Kyle Palantzas is a business professional pursuing an MBA at Dalhousie University in Halifax. He's a Carleton University journalism graduate, a former sports writer and competitive athlete (hockey and rugby), and a recipient of a community leadership award in his hometown of Pickering, Ont. He is an avid sports fan and fitness enthusiast, fascinated by media, advertising, consumer behaviour, branding, sales and first impressions. This is the third entry in his blog about his MBA experience.
Reading week has come and gone, and I'm that much closer to graduating.
Although I've enjoyed the comforts of academia over the years, I'm excited to start my career. But prior to closing this chapter of my life and taking that esteemed walk across the stage, I still have a few more opportunities to seize.
Before I can officially add the letters MBA after my name, I have half a semester of classes to complete. Everything from authentic leadership to organizational change and advertising to strategy implementation – I have one last crack at the books and I plan to make the best of it.
The exciting thing about my semester is that I had a lot of flexibility with my course selections. When I first started my MBA I was handed a premade class schedule that had me taking all core courses with no room for electives or specialization. Honestly, I felt like one sheep following a massive herd.
But the tables have turned.
Now I basically have the chance to customize my degree based on my interests and career path – something I am taking full advantage of. I am digging deeper into the functions and practices of marketing and management, becoming more intimate and versatile with these disciplines.
And now with just a few months left I can appreciate being that sheep and gaining that all-important foundation because there's a significant amount of assumed knowledge in my final set of classes. The MBA is challenging me to use what I've already learned in the core courses such as finance, accounting, economics, operations and international business and apply it to real world situations. The majority of my current classes are using cases that force me to incorporate different matters and mindsets – showing the relationships and intricacies of the subjects, while essentially bringing my degree full circle.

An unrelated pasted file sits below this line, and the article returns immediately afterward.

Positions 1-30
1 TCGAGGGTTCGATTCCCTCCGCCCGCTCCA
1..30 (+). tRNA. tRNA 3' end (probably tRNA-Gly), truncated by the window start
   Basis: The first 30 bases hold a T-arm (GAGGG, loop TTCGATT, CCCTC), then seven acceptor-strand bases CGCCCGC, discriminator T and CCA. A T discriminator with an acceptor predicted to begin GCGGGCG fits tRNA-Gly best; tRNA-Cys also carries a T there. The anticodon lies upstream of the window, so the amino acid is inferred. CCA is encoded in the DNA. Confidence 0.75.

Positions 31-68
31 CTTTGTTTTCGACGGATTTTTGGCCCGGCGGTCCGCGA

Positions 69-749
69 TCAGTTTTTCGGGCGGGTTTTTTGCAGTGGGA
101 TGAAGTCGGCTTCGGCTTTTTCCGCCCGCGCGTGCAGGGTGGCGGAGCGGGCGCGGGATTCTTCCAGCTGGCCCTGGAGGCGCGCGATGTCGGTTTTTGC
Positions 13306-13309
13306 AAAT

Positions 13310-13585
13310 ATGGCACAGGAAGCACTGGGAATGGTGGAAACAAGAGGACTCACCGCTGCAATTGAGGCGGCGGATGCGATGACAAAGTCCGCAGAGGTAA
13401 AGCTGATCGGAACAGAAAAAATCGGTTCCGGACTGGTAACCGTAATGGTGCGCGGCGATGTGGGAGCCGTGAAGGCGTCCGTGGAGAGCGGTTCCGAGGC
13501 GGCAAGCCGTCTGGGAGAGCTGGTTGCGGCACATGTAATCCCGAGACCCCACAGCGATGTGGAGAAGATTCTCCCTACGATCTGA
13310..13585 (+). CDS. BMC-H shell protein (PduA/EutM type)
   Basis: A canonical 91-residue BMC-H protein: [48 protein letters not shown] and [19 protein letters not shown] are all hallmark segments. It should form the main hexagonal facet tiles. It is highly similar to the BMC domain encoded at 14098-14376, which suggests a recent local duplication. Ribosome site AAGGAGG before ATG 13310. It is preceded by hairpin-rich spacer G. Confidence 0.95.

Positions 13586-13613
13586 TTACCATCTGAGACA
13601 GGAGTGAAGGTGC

Personally, I find case-based learning very effective. What better way to learn than by simulating and breaking down business problems before, during or after they happen? Whether it is microfinancing in India, a billion-dollar merger or acquisition gone wrong, the strategic redirection of a multinational conglomerate or the aftermath of a natural disaster, cases continue to add instant value to my education.
Recently, I was in Calgary to compete against schools from across the country in a 24-hour case competition. My team and I had conditioned ourselves for this around-the-clock "behemoth" for months and we took what we've learned in the classroom.
The judges at these types of competitions are senior industry executives, recruiters and business leaders who are looking for top talent and that critical MBA way of thinking. I was excited to shake some hands and make an impression. We did not make it to the final round of the competition, but the experience and networking opportunities were outstanding.
The whole reason I changed games and decided to pursue an MBA is to open doors, raise my potential and jump-start my career. Now, nearing the finish line, I can see that the degree is already producing a return on my investment. It's putting me front and centre with people and companies I had only hoped to work for a few years ago. My MBA is continually presenting me with opportunities, and this case competition was a perfect example.